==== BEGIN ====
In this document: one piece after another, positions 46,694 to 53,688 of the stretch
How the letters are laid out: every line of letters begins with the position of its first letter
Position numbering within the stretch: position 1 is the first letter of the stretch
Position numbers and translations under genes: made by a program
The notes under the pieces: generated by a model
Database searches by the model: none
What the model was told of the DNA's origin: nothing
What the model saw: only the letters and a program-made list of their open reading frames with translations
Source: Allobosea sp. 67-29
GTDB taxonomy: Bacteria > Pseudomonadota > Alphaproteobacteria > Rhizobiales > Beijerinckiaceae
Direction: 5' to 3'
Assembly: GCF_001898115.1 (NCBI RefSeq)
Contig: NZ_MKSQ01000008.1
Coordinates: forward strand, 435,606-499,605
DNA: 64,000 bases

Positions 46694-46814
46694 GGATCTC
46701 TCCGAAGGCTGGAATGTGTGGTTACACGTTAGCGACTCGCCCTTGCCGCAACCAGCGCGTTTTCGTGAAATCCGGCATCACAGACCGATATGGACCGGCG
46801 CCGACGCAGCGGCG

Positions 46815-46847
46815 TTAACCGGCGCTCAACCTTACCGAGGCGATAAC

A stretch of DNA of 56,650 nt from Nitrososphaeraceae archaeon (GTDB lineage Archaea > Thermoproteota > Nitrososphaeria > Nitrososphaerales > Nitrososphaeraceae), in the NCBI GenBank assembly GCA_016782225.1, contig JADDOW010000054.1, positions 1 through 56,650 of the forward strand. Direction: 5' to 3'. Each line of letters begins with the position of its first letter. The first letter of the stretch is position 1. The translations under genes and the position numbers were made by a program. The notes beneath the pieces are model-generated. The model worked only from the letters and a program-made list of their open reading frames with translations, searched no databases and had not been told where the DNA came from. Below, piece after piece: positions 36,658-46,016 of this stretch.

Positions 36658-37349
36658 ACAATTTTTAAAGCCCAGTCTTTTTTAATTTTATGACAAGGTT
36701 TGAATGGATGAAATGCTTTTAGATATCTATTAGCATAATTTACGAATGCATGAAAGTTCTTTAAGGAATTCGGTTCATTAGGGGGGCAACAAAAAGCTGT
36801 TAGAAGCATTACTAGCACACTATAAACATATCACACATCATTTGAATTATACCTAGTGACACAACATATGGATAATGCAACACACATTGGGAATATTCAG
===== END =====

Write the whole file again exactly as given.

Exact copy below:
In this document: one piece after another, positions 46,694 to 53,688 of the stretch
How the letters are laid out: every line of letters begins with the position of its first letter
Position numbering within the stretch: position 1 is the first letter of the stretch
Position numbers and translations under genes: made by a program
The notes under the pieces: generated by a model
Database searches by the model: none
What the model was told of the DNA's origin: nothing
What the model saw: only the letters and a program-made list of their open reading frames with translations
Source: Allobosea sp. 67-29
GTDB taxonomy: Bacteria > Pseudomonadota > Alphaproteobacteria > Rhizobiales > Beijerinckiaceae
Direction: 5' to 3'
Assembly: GCF_001898115.1 (NCBI RefSeq)
Contig: NZ_MKSQ01000008.1
Coordinates: forward strand, 435,606-499,605
DNA: 64,000 bases

Positions 46694-46814
46694 GGATCTC
46701 TCCGAAGGCTGGAATGTGTGGTTACACGTTAGCGACTCGCCCTTGCCGCAACCAGCGCGTTTTCGTGAAATCCGGCATCACAGACCGATATGGACCGGCG
46801 CCGACGCAGCGGCG

Positions 46815-46847
46815 TTAACCGGCGCTCAACCTTACCGAGGCGATAAC

A stretch of DNA of 56,650 nt from Nitrososphaeraceae archaeon (GTDB lineage Archaea > Thermoproteota > Nitrososphaeria > Nitrososphaerales > Nitrososphaeraceae), in the NCBI GenBank assembly GCA_016782225.1, contig JADDOW010000054.1, positions 1 through 56,650 of the forward strand. Direction: 5' to 3'. Each line of letters begins with the position of its first letter. The first letter of the stretch is position 1. The translations under genes and the position numbers were made by a program. The notes beneath the pieces are model-generated. The model worked only from the letters and a program-made list of their open reading frames with translations, searched no databases and had not been told where the DNA came from. Below, piece after piece: positions 36,658-46,016 of this stretch.

Positions 36658-37349
36658 ACAATTTTTAAAGCCCAGTCTTTTTTAATTTTATGACAAGGTT
36701 TGAATGGATGAAATGCTTTTAGATATCTATTAGCATAATTTACGAATGCATGAAAGTTCTTTAAGGAATTCGGTTCATTAGGGGGGCAACAAAAAGCTGT
36801 TAGAAGCATTACTAGCACACTATAAACATATCACACATCATTTGAATTATACCTAGTGACACAACATATGGATAATGCAACACACATTGGGAATATTCAG